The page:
9. It is fucking hot today in Adelaide - 36`c and overcast. I'd like a storm please
10. I have really really great friends - Sue, Dave, Kat, Mike, Paul, Emmy, Linda, Lynda, Tammy, Chad...without you, I could not deal with practicalities around my fragile mother. That you understand, and that you treat my kids and dogs as your own makes me feel safe. Thank you.

My Mum is even sicker. How is that possible? She is made of strong genes. She hangs on. I didn't think it could get worse, but it has. I just hope for comfort. For her, and selfishly for me too.

She is hospitalised, and it seems, unlikely to return home. I am not sure if I am relived or sad. She is wasting away, and it is such a futile waste.

It is a complex thing, when a child becomes the parent. I feel I have parenting her and her habits, for a great many years. The guilt is immense. I am not sure why I feel guilty? Because I feel resentment too? There is a lot of frustration and the premature grief over what could have been. And the sadness.

But I do know she was amazing, in her day. Those are the memories I need to maintain.

If your mother is healthy and well, know that she is to be treasured?

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Sunday, 6 November 2011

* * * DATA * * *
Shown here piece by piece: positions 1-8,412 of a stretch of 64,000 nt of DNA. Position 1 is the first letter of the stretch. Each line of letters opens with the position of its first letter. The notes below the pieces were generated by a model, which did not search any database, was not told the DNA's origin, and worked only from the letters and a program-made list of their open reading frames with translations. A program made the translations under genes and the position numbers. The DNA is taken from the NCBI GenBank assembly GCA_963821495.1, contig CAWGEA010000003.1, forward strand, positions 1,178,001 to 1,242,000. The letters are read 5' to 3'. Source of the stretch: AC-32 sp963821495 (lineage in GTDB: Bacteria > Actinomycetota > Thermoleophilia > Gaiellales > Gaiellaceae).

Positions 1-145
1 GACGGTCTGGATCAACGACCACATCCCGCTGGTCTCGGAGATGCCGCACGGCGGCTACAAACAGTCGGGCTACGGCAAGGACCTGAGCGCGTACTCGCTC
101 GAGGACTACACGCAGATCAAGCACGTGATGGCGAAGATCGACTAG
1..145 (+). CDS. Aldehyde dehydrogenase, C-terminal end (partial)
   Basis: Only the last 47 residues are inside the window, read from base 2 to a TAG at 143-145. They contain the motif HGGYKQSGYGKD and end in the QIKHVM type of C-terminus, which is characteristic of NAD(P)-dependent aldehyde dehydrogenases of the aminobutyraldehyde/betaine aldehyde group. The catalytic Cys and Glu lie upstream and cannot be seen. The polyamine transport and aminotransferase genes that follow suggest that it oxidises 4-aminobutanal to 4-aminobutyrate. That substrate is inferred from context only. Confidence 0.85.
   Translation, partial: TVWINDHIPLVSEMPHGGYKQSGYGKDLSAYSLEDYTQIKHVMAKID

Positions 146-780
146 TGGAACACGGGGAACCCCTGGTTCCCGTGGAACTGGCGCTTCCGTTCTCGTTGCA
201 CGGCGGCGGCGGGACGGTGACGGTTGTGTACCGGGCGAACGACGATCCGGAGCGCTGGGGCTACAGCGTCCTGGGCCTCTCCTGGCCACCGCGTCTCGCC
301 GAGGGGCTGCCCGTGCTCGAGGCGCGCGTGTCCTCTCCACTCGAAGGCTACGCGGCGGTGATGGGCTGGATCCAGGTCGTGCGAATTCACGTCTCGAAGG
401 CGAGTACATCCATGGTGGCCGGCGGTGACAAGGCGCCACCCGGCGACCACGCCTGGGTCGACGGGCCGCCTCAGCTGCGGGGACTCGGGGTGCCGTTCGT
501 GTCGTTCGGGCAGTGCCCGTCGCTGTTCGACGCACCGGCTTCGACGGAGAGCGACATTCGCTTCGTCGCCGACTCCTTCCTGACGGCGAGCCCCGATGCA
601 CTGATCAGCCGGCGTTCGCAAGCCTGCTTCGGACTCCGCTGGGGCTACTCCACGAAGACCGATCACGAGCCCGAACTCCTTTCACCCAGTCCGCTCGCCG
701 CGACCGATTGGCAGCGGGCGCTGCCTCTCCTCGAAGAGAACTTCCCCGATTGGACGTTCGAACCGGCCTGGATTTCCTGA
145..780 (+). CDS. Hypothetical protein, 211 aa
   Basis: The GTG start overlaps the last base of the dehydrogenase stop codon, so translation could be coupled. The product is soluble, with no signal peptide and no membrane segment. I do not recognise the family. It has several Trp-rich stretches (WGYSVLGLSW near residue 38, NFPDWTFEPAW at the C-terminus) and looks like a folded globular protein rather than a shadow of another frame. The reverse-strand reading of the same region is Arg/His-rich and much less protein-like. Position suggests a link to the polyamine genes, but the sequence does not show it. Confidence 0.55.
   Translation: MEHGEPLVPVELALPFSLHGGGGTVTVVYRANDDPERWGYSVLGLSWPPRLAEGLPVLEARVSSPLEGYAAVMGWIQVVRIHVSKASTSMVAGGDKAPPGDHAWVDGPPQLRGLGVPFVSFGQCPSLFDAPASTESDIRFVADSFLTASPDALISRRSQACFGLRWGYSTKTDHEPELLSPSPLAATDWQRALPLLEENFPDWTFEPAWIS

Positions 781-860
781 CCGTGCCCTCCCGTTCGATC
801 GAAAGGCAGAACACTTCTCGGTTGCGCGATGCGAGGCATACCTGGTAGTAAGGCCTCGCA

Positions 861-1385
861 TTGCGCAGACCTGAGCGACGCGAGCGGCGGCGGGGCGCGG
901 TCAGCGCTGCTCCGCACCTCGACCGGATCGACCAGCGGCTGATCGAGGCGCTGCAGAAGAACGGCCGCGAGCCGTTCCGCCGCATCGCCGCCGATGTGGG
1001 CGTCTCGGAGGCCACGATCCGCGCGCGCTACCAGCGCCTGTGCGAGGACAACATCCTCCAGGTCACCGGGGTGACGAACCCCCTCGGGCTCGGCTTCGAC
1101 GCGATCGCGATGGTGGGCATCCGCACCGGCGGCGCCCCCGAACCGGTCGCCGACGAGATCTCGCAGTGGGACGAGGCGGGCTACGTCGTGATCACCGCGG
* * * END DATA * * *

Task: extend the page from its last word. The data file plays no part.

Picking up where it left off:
Anchored memories...

When I was a little kid, I spent a long hot summer in Adelaide, with my grandparents, who both lived here their whole lives.

All the way from England, it was foreign to me, but home, adventurous and exciting, but still safe.
I took it for granted at the time, I'm sure. The sights and smells, the treats, the journeys.

My Grannie worked in the city - for the South Australian Red Cross.

We would meet her for lunch, my younger brother and I, and she would wander us down for a picnic on the banks of the River Torrens.

Sometimes my Grandpa would meet us too, and as she went back to her office, he would take us for walks around the Adelaide Oval, or for a boat trip up the Torrens on the Popeye river boat. In his hat, with his pipe and his short sleeve order, we would trundle.